The World’s Largest Torrey Pine

There is a tree in Carpinteria I love. It’s a torrey Pine. This particular Torrey Pine is the world’s largest Torrey Pine. It’s also a city landmark. It’s also big, which is what you would expect from the largest in the world. It’s so big that it stands on one side of the street, and, if they didn’t keep it trimmed, it would stretch to the other. It’s 75 ft long branches stick out from the road like a pilgrim, or a billboard saying “Come on under. 0.4 miles.” This lonely tree is like a voice in the wilderness crying out. All are welcome. Here is home: to squirrels, storks, and Phoebes. Underneath is a field of grass, tall and mostly untouched, if at all, only by skate-punks with hungry eyes, or crows, which graze in packs and move on. In the middle of the field is a smaller tree, long dead, where black phoebes sit and catch flies. There is a gravel road the leads to a gravel parking lot for customers to the bike shop and the cafe that sits under the tree, the Wardholme Torrey Pine.

This tree is an alien, according to legend, planted by the mayor during an exotic plant competition during 1880. There is a group of these trees in La Jolla, and again on the Santa Rosa Island. 200 miles from all the others, this one sits alone, taller than all the rest. This pilgrim tree. If any tree had a right to be an existentialist, it’s this one. What is one Torrey Pine among all the pine, oak, and palm? And to be the biggest, this Abraham tree? As the Lord told Abraham, “and I will make of you a great nation, and I will bless you and make your name great, so that you will be a blessing,” So this tree, this wanderer, this little king. And God has made him great. What is one palm? But one palm under the Torrey Pine, now that is a palm. Nobody notices the thirty other trees under the Wardholme, but to be simply taken care of, to rule with, is enough. The owner’s daughter took care of the Wardholme after he planted it and then suggested one day that the city make it a landmark so that it would be protected. The land is city run, kept up, and clean.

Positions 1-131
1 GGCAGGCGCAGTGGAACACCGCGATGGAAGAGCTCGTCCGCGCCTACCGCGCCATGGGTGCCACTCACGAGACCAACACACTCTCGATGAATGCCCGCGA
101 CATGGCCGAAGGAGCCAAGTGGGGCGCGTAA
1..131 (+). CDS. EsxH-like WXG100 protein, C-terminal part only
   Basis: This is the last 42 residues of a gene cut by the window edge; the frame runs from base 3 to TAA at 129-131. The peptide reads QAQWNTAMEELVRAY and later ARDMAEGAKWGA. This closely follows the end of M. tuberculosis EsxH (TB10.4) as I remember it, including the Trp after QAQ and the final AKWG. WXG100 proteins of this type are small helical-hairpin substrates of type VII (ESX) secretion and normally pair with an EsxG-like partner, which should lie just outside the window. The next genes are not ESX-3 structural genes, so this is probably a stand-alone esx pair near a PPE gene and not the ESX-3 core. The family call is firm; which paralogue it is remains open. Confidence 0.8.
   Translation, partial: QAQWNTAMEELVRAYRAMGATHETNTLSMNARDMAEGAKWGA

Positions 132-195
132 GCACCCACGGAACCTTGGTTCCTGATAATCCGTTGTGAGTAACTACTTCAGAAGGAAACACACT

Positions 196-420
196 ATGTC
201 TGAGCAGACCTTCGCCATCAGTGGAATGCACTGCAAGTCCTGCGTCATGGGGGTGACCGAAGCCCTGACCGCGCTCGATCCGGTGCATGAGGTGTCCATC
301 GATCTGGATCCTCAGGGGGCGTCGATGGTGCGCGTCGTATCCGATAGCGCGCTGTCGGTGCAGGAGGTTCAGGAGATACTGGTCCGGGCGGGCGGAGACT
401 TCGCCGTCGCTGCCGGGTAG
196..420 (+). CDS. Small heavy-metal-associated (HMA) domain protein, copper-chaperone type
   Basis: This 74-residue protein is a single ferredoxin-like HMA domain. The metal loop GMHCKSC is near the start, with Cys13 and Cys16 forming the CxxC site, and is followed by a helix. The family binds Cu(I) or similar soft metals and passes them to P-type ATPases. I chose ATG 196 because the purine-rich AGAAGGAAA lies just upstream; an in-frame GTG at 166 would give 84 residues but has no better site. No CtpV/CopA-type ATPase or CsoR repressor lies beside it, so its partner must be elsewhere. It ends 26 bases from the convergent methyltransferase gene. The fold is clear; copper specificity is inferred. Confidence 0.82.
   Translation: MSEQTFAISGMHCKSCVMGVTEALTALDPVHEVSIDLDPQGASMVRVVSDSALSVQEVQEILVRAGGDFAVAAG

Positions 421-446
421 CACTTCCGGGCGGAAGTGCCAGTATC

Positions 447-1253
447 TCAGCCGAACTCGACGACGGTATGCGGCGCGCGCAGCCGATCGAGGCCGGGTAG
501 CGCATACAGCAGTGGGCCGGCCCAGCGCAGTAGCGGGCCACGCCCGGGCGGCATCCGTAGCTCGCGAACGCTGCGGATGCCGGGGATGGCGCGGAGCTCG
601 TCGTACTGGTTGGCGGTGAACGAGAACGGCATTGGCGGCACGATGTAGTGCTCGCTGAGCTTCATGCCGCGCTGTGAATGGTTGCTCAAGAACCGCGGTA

As it umbrellas down, it offers it’s own protection to those underneath, and it’s own shade. During the hot summer days, a local fries sitting at the beach and freezes sitting at Lucky LLama under the tree. Bring a jacket. The tree makes a sunny day feel cloudy, blotting out a third of the sun. Lucky Llama, a coffee shop known for its acai-bowls, thrives under the tree. People come from all over LA and Santa Barbara to get a coffee and a Moon-Bowl, acai blended with peanut butter. The indoor seating consists of those doing homework or eating a Lyra-bowl, on top of tin chairs or wooden chairs. To make the seating more comfortable, on every one is a pillow, and on the design, a Llama. Outside is a porch, with wooden chairs and umbrellas. The atmosphere consists of the ocean breeze, mixed with the fresh smell of the trees. Right next to Lucky Llama, is the Rincon Bike Shop. Certainly they get less business than Lucky Llama, but they offer different services and they don’t compete, and besides, whether they know it or not, customers of both are only there for the tree.

It’s hard to not notice the tree at least once while there. Whether it’s the large wooden sign by the entrance, the many species of birds that fly and nest on the tree, or simply the large shadow keeping everyone cool, the tree will get the attention it needs. As Jonah was grateful when God made the branch to sprout, so are all who sit underneath the Wardholme. If God sent a worm to kill this tree, everyone would be equally as mad as Jonah. The storks fly from over Lucky Llama, a branch in their leg or mouth, screaming as they circle around the tree, landing at their nest, greeted by their children, 110 ft up. Imagine the view. Imagine being a crow, or a phoebe, fed by the tree, their own Lucky Llama. “You will be a blessing.” Who knows this more than the squirrels?

Even when they are away they are conscious of the tree, their home. The storks when flying down to the shore to find wood always come back. The bugs never step off, the phoebes hang around because of this. The people have the option of getting their acai-bowls to go. This is nice, because a person can park at Lucky Llama, grab lunch, walk down Linden Avenue, sit at the beach littered with drift-wood and tar, toss a football around, stare at the oil dregs in front of Catalina Island, go to The Spot, walk back to their car where the tree, dutifully, stands, knowing that they will be back soon.

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